Cowboy in Space

Writer/Narrative Designer for Video Games, grouch.

The Angel in the Marble 

There seem to be two methods for rebooting a once successful franchise.

The first is to look at the series itself, discern what it was about the franchise that made it successful and attempt to repeat the same notes, only changing superficial or cosmetic details to “update” the franchise. Using this method, creators often wind up making something that is, at its best, a more visually impressive and tonally up-to-date series that is as good or perhaps slightly better than the original.

Therein lies the problem. Oftentimes, the original series isn’t that good to begin with.

Many franchises that receive a reboot these days had a primary audience of children or young adults and for that audience, with its more enduring imagination and disbelief that was much more easily suspended, it was enough. As time rolls on and the young fans of those franchises get older, they remember these series through the proverbial glasses of rose. Their more mature minds, whether they realize it or not, add an imagined quality to their beloved episodes, characters and plots. In their minds, the series that they remember becomes vastly better than the series that actually existed. So when one attempts to reboot a franchise in this way, the result is usually poorly received because the reboot did its best to recreate the series as it was, instead of how it was remembered.

A classic example of this is the Transformers reboot from Paramount and Michael Bay along with Roberto Orci and Alex Kurtzman. The creative team behind the film series changed superficial details about the story, setting and characters to “update” the franchise to fit into the modern day, but did little to add any kind of depth or dimension – elements that are demanded by todays adult audiences, who have been taught by people like Ronald D. Moore and J.J. Abrams to expect more from their reboots. The Transformers film reboot, while it was financially successful, and even entertaining, fell short with critics and fans, and this was because the creators failed to recognize the imagined quality of the series in the minds of the fans.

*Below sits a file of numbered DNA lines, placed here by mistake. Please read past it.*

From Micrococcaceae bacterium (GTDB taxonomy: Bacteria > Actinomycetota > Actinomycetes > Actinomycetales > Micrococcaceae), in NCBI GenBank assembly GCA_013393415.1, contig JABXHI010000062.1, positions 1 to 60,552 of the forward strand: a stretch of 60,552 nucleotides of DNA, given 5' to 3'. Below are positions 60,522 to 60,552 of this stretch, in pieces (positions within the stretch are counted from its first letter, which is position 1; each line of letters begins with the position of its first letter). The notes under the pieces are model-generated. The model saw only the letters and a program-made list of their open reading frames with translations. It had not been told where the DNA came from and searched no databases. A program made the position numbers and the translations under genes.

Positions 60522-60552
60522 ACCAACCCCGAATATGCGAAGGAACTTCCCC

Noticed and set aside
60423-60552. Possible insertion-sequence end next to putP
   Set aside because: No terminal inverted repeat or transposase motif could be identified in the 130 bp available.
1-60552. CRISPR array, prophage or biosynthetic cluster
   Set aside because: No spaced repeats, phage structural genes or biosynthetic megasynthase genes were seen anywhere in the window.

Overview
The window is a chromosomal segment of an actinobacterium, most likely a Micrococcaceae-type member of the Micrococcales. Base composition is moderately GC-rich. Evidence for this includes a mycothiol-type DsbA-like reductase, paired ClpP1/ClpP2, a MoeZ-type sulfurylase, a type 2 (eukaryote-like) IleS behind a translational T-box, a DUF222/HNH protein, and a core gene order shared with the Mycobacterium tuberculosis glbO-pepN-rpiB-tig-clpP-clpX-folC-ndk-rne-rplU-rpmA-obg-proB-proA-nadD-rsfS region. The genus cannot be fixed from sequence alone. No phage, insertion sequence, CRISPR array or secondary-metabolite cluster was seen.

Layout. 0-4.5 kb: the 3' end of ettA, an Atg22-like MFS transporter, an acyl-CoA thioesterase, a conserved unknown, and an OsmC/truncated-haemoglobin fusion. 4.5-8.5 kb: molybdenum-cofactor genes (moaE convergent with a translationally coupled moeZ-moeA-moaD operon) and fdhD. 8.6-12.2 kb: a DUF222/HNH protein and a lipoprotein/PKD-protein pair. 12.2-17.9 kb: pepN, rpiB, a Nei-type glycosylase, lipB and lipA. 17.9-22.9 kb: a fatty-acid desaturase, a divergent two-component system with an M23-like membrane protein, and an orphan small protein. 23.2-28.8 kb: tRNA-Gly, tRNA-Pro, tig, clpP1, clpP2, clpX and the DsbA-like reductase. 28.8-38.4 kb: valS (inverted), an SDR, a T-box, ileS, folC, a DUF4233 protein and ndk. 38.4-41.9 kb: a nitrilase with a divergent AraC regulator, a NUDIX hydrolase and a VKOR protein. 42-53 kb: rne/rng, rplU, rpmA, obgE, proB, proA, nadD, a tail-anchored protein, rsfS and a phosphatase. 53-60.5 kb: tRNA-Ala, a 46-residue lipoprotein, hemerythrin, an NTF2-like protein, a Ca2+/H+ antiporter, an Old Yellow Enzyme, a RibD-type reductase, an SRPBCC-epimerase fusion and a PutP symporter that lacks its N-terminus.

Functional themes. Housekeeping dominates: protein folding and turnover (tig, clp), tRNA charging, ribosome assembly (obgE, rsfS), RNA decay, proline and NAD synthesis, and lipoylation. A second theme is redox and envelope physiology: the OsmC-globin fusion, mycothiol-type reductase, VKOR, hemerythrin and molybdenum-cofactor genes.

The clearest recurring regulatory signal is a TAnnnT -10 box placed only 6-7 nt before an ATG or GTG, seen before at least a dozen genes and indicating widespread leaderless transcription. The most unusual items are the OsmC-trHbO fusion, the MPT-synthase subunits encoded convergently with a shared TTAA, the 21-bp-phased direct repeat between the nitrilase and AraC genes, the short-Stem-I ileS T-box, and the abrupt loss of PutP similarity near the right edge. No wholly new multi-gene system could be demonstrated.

The second method of rebooting a franchise requires a little more imagination and a lot more work, but it ultimately results in a rebooted series that is much more satisfying and entertaining for audiences, both new and existing fans.

The process, while varying in minor details from project to project, involves a more in depth analysis of the series that serves as the inspiration for the reboot. It requires picking the series apart, bit by bit until one is left with only the basic elements of the show. Picking it down to the bare bones and, hopefully at least, revealing an idea of either what the show is about at its core or what it could be about with some work. Usually, in the case of a reboot it is the latter.

Either way, a new or existing thread is revealed and one begins the process of grafting new muscles to the bare bones of the series – selectively choosing which elements from the original series to keep unchanged, while adding new elements that serve the reboot’s new, more mature direction.

Characters are rebuilt from scratch, adding new elements that give them more depth and dimension, setting them up for a more complete arc during the series run. From the characters’ history is born the universe history, which as a by-product of more realized characters, is more complex and believable.

What one ends up with is a series that rings true to the original, while vastly improving on the series by adding depth and dimension that previously only existed in the minds of fans. It is a series that is as good as the fans remember it, which is to say better than it actually was, objectively speaking. By adding in this imagined quality, it is not only a service to existing fans of the series, but also to new audiences as well, who experience the franchise for the first time expecting a level of drama and depth on par with adult contemporary media.

A great example is Battlestar Galactica reboot from Sci-Fi and the aforementioned Ronald D. Moore. The creative team looked at the original franchise as a whole and extrapolated an idea – a theme that ran through the entirety of the trilogy, spawning other themes along the way, and built the characters around this idea, keeping certain core elements (though even some of those were changed slightly, again, to fit the idea) and re-defining others. Moore and company reconstructed the mythos to rise to the imagined quality in the minds the original series’ fans.

Keep Calm.

-C


  1. cowboyinspace posted this